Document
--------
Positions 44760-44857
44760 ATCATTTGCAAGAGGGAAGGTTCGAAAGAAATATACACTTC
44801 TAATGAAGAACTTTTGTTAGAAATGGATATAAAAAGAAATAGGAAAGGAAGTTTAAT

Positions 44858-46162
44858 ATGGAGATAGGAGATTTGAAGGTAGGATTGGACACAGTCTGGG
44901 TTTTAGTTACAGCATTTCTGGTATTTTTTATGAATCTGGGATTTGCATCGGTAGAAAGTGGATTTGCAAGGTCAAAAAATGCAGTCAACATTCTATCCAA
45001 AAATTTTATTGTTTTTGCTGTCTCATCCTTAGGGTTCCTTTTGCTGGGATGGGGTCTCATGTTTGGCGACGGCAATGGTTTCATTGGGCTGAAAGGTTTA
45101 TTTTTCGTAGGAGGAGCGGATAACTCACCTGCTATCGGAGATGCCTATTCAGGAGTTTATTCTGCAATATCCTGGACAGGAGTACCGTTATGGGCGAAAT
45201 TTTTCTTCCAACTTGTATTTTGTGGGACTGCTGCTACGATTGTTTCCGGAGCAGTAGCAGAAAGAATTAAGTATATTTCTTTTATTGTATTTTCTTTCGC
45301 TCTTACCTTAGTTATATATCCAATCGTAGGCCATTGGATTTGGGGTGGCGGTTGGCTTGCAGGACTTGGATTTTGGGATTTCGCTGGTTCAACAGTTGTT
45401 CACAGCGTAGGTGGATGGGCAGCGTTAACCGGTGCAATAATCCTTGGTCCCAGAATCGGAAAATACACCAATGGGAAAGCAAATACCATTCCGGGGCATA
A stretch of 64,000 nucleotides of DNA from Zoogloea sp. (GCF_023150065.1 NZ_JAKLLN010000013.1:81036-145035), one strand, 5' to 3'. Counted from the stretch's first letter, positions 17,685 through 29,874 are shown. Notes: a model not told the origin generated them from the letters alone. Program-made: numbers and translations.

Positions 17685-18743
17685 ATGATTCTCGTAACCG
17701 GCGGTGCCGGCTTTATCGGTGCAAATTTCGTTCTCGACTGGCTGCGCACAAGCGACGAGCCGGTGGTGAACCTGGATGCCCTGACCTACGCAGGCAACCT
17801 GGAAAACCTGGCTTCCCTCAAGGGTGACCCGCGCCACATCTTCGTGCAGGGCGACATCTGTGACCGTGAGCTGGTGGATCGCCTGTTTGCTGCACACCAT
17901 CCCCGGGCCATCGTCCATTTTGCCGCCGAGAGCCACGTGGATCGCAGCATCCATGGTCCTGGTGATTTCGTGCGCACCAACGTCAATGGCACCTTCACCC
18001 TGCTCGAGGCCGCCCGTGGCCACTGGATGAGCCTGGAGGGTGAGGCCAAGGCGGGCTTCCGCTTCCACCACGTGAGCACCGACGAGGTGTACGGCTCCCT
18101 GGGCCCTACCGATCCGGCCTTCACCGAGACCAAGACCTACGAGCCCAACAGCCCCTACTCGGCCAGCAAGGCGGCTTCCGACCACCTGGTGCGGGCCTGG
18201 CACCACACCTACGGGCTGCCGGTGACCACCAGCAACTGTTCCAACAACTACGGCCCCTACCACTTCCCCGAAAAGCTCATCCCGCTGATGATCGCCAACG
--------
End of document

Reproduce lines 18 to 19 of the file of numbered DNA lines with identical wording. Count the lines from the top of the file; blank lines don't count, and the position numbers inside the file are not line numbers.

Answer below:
18001 TGCTCGAGGCCGCCCGTGGCCACTGGATGAGCCTGGAGGGTGAGGCCAAGGCGGGCTTCCGCTTCCACCACGTGAGCACCGACGAGGTGTACGGCTCCCT
18101 GGGCCCTACCGATCCGGCCTTCACCGAGACCAAGACCTACGAGCCCAACAGCCCCTACTCGGCCAGCAAGGCGGCTTCCGACCACCTGGTGCGGGCCTGG